An outline posted at www.flu.gov recommends that employers ‘establish policies for employee compensation and sick-leave absences unique to a pandemic.’ Preparations for an outbreak of the H1N1 flu virus this fall could give momentum to legislation that would require employers to provide paid sick days.
Even with the government urging companies to keep sick workers at home, the measure faces significant legislative obstacles. But advocates are using the flu scare to promote the bill. Titled the Healthy Families Act, it would enable workers to accrue one hour of paid sick leave for every 30 hours they work up to a total of 56 hours, or seven days.
Providing days off is exactly what the government is asking companies to do if their employees catch the flu. An outline posted at www.flu.gov recommends that employers “establish policies for employee compensation and sick-leave absences unique to a pandemic.”
Guidance from the Centers for Disease Control and Prevention states, “Regardless of the size of the business or the function or services that you provide, all employers should plan now to allow and encourage sick workers to stay home without fear of losing their jobs.”
Advocates of paid sick leave couldn’t have written it better themselves. Supporters also are making the case on Capitol Hill that the workers least likely to have paid sick days are those in the food service, child care and health care sectors. Opponents of the paid-sick-leave bill acknowledge that the public health argument can be compelling. But they point to the economy as a reason not to move forward with the bill, which they say would place a mandate on companies trying to cope with the recession.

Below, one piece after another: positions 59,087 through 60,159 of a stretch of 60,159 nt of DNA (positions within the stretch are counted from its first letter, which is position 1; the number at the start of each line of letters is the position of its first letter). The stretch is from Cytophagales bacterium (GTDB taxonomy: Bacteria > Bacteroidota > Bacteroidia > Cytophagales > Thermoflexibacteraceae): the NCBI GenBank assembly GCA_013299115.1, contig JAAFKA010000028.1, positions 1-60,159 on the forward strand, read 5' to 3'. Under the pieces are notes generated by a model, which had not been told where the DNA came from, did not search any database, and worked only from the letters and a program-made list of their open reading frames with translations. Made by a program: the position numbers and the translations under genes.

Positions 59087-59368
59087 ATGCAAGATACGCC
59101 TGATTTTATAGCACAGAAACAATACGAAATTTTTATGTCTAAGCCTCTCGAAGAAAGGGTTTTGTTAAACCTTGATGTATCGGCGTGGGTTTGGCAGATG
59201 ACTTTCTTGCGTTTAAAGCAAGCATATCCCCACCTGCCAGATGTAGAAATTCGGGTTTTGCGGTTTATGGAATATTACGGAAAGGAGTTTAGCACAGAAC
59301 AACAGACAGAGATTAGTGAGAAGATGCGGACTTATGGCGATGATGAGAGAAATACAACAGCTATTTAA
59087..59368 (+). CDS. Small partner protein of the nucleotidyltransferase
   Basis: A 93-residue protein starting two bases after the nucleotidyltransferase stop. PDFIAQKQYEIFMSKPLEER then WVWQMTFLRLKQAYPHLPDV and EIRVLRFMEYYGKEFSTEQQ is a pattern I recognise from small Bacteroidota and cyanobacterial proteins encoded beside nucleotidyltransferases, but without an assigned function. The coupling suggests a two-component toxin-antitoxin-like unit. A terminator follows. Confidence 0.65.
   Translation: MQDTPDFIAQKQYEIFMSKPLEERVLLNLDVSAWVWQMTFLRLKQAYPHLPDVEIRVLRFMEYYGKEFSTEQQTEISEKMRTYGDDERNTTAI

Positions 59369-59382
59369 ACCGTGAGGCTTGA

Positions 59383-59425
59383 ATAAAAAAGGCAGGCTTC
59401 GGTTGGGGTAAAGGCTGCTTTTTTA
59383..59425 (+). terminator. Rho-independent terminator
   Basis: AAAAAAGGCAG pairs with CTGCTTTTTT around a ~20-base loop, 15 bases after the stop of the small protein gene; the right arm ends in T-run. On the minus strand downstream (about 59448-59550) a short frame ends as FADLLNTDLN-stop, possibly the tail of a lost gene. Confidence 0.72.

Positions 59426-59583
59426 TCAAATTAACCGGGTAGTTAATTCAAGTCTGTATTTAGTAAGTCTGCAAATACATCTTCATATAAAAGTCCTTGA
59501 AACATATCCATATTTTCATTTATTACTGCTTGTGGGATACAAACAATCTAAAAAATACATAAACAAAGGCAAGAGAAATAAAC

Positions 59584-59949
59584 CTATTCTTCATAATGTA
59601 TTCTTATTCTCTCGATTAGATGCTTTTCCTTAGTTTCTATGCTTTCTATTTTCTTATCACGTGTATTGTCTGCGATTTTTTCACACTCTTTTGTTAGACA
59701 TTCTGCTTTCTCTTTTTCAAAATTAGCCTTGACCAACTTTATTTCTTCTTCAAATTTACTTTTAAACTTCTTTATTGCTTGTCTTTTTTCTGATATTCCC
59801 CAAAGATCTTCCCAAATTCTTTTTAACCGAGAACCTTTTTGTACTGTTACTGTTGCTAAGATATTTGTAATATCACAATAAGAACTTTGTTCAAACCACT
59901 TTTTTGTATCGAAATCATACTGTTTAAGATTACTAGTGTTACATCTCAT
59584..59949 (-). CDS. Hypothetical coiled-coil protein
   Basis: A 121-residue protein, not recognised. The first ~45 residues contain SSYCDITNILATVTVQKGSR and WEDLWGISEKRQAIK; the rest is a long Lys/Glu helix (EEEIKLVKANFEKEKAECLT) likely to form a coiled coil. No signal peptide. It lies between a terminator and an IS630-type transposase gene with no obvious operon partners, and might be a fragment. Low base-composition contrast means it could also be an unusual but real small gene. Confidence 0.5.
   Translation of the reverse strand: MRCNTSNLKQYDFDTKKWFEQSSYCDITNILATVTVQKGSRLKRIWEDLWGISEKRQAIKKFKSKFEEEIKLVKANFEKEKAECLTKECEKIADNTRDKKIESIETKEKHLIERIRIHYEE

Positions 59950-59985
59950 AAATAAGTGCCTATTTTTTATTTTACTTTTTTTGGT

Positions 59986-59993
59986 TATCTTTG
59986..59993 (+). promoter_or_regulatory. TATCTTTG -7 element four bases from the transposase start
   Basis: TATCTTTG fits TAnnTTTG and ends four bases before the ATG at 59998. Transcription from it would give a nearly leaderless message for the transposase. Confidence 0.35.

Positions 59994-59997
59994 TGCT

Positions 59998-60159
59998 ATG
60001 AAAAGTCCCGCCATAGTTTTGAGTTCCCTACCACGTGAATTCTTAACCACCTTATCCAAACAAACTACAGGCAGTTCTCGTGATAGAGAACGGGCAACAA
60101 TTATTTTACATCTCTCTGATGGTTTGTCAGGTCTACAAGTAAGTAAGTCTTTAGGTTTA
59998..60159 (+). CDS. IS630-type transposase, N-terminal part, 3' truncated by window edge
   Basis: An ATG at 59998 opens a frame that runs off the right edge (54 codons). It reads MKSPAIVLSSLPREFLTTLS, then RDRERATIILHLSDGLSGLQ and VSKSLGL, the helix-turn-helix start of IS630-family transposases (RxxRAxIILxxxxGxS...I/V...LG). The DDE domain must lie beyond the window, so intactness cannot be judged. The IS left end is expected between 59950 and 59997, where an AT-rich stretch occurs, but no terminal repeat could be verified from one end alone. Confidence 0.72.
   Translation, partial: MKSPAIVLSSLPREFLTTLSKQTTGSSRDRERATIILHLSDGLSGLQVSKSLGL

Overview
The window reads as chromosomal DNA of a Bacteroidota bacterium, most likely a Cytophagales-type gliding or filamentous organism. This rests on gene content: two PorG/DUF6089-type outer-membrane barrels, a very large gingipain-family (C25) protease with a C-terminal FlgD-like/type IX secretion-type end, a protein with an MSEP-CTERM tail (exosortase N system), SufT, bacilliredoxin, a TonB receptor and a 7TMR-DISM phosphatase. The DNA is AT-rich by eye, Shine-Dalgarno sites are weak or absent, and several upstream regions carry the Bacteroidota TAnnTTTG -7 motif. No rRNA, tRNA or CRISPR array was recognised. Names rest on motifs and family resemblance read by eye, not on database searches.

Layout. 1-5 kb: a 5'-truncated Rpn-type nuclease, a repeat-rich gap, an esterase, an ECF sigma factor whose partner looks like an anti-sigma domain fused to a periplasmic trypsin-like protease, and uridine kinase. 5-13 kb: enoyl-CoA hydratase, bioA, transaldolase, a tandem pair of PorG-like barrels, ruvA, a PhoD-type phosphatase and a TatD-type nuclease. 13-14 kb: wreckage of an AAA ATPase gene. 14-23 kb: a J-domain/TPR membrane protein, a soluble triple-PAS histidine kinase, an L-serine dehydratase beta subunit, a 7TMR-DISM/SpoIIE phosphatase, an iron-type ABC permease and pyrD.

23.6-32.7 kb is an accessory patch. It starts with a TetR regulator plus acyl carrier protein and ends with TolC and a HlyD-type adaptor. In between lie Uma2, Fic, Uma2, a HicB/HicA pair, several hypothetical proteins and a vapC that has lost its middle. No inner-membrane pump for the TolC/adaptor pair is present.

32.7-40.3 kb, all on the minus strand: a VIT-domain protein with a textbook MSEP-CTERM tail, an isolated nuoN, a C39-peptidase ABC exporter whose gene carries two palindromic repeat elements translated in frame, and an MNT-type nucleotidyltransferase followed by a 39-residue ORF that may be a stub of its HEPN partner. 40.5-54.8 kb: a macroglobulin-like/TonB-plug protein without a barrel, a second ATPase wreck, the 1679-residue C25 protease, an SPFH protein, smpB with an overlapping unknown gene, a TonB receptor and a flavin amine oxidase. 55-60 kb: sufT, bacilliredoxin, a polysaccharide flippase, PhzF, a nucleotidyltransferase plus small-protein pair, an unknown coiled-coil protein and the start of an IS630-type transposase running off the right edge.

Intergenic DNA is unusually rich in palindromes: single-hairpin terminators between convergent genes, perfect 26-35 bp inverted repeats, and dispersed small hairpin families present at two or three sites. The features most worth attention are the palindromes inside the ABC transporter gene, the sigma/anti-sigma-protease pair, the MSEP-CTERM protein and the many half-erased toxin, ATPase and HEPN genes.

The legislative calendar is another impediment. Health care and energy reform as well as appropriations bills presumably would all come before paid sick days. The measure has had a hearing in the House.
But action in the Senate may be further delayed by a change in leadership at the Health Education Pensions and Labor Committee, where Sen. Tom Harkin, D-Iowa, has taken over from Sen. Edward Kennedy, D-Massachusetts, who died in August. Kennedy was the Senate champion of the paid-sick-days bill.
As a practical matter, even if the measure were approved this fall, it would likely take months for the Department of Labor to issue regulations to implement the law.
Source: Workforce.com, Mark Schoeff Jr.